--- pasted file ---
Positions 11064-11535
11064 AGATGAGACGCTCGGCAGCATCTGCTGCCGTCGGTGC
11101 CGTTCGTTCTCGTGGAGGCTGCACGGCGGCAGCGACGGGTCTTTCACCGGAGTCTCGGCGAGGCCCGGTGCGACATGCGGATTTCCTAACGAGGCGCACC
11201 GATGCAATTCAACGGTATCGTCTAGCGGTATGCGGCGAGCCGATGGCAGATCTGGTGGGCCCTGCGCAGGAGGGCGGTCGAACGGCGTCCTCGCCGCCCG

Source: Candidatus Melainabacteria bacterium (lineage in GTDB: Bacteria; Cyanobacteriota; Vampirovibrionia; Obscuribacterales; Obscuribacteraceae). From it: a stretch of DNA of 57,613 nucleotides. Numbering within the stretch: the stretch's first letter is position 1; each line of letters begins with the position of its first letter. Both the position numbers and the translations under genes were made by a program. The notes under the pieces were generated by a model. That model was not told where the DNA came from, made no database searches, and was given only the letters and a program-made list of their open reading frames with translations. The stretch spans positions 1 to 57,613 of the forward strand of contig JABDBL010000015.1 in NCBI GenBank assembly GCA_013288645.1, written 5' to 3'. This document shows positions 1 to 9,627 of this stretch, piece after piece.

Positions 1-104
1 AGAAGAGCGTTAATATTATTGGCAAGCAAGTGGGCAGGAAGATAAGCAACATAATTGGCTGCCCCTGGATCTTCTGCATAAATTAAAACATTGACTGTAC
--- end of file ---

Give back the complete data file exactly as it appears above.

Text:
Positions 11064-11535
11064 AGATGAGACGCTCGGCAGCATCTGCTGCCGTCGGTGC
11101 CGTTCGTTCTCGTGGAGGCTGCACGGCGGCAGCGACGGGTCTTTCACCGGAGTCTCGGCGAGGCCCGGTGCGACATGCGGATTTCCTAACGAGGCGCACC
11201 GATGCAATTCAACGGTATCGTCTAGCGGTATGCGGCGAGCCGATGGCAGATCTGGTGGGCCCTGCGCAGGAGGGCGGTCGAACGGCGTCCTCGCCGCCCG

Source: Candidatus Melainabacteria bacterium (lineage in GTDB: Bacteria; Cyanobacteriota; Vampirovibrionia; Obscuribacterales; Obscuribacteraceae). From it: a stretch of DNA of 57,613 nucleotides. Numbering within the stretch: the stretch's first letter is position 1; each line of letters begins with the position of its first letter. Both the position numbers and the translations under genes were made by a program. The notes under the pieces were generated by a model. That model was not told where the DNA came from, made no database searches, and was given only the letters and a program-made list of their open reading frames with translations. The stretch spans positions 1 to 57,613 of the forward strand of contig JABDBL010000015.1 in NCBI GenBank assembly GCA_013288645.1, written 5' to 3'. This document shows positions 1 to 9,627 of this stretch, piece after piece.

Positions 1-104
1 AGAAGAGCGTTAATATTATTGGCAAGCAAGTGGGCAGGAAGATAAGCAACATAATTGGCTGCCCCTGGATCTTCTGCATAAATTAAAACATTGACTGTAC